• long sleeves
  • branded silver-tone hardware
  • ribbed trim
  • cropped shape
  • relaxed fit
  • kangaroo/kanga hand pockets
  • waffle texture
  • lighweight
  • Style # waf3-10244-40

And lastly, measurements. I use cute lil' emojis because it flags this info for users and doesn't require extra effort since I copy/paste it in from a template.

๐Ÿ“Measurements (approx., flat lay):๐Ÿ“
Chest: 22"
Length: 18.5"
Sleeve length: 15"

Lastly, a component we haven't talked about yet: store policies! It's a great idea to pre-emptively answer FAQs from potential buyers, like how often you ship, whether you have pets or smoke, and whether you offer bundle deals.

My notes look like this, but feel free to do your own thing:

๐Ÿ’ฒโœ‚๏ธ Bundle with another item from this closet to automatically save 25% on your order! ๐Ÿ’ฒโœ‚๏ธ

๐Ÿšš Items ship in 1-2 business days ๐Ÿšš

Thanks and happy shopping!

One piece of advice with store policies: skip negative notes or warnings. You may get tons of low ball offers and be annoyed by it, but it's still an icky customer experience to be interested in an item and see NO LOW BALL OFFERS plastered on the listing.

Think about the kind of info you'd like to be given while walking into a store in person. Maybe the salesperson would let you know there's a sale going on on summer clothing, or give you a head's up with their apologies that their machines are down and it's cash only. They'd never tell you "DON'T EVEN THINK ABOUT STEALING, WE HAVE CAMERAS." That's kind of the vibe notes like "no modeling" or "no trades" give off.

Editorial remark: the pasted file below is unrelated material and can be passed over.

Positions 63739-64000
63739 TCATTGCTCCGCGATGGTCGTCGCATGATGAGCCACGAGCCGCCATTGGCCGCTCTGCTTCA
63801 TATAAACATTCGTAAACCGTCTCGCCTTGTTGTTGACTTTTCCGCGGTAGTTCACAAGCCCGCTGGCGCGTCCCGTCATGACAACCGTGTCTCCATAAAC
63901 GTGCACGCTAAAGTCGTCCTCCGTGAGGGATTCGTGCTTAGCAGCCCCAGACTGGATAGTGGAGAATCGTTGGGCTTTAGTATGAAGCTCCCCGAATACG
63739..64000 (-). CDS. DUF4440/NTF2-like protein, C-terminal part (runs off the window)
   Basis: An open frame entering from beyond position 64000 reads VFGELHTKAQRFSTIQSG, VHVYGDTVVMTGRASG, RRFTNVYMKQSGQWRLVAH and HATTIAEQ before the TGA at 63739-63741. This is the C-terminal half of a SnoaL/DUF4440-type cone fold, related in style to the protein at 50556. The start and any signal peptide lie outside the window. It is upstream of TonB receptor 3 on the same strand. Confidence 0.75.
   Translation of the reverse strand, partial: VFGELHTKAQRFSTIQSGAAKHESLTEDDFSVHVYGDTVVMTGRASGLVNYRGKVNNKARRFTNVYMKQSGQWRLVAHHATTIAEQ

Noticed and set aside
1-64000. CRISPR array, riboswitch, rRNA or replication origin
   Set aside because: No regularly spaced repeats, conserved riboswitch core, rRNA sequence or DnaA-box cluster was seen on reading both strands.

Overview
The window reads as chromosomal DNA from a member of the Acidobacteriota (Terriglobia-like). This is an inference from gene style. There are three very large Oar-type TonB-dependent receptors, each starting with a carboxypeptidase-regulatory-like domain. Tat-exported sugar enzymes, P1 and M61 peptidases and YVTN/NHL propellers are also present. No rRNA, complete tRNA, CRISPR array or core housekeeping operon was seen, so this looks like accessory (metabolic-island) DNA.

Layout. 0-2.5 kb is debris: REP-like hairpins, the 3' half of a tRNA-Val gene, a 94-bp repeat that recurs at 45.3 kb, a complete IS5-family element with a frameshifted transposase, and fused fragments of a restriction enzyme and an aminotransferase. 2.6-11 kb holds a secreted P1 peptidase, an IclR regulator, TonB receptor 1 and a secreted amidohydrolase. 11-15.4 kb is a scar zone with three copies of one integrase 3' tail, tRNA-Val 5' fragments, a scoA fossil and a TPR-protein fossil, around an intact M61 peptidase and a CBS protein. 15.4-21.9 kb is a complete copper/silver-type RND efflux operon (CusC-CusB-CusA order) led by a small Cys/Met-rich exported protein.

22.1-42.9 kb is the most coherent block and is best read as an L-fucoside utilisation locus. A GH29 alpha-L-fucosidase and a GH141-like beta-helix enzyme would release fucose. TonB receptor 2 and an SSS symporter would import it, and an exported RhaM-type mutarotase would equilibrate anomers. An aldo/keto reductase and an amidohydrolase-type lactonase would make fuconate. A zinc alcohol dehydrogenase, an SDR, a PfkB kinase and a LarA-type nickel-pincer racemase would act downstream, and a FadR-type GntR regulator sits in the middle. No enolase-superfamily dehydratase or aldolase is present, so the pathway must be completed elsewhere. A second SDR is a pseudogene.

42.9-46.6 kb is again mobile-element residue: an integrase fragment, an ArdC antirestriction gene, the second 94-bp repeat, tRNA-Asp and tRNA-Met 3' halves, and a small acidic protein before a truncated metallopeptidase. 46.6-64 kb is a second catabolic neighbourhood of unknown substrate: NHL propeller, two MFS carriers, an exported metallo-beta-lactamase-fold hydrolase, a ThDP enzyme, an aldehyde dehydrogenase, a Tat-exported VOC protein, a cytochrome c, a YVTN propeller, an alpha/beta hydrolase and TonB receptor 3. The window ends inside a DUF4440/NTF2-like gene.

Focus on attracting great customers, not scaring away bad ones!


Let's take one final look at this sample listing we've put together, in one piece:

"TNA Waffle Zip Thermal Cropped Boxy Hoodie in size Medium, color Light Gray. Good used condition with light wash wear as shown (see photos); no other flaws.


  • hoodie
  • full zip
  • long sleeves
  • branded silver-tone hardware
  • ribbed trim
  • cropped shape
  • relaxed fit
  • kangaroo hand pockets
  • waffle texture
  • lighweight
  • Style # waf3-10244-40

๐Ÿ“Measurements (approx., flat lay):๐Ÿ“
Chest: 22"
Length: 18.5"
Sleeve length: 15"

๐Ÿ’ฒโœ‚๏ธ Bundle with another item from this closet to automatically save 25% on your order! ๐Ÿ’ฒโœ‚๏ธ

๐Ÿšš Items ship in 1-2 business days ๐Ÿšš

Thanks and happy shopping!"

We made it! Now add your photos (more info on those in another post!) and you're good to go.

A last word on stylistic choices: some sellers like to really sell an item with their description, noting things like "so cute, really warm, great for a beach day," etc. I've done this in the past, and still do it for an item buyers might not have a good frame of reference for, like a no-name vintage item. But generally, I find people on Poshmark already know what they're looking for, and I don't spend the extra time punching up the details. But of course, the choice is yours, different strokes for different closets, etc.

Any other nagging questions about listing, or details we didn't cover? Drop a question below, or send us an email at [email protected].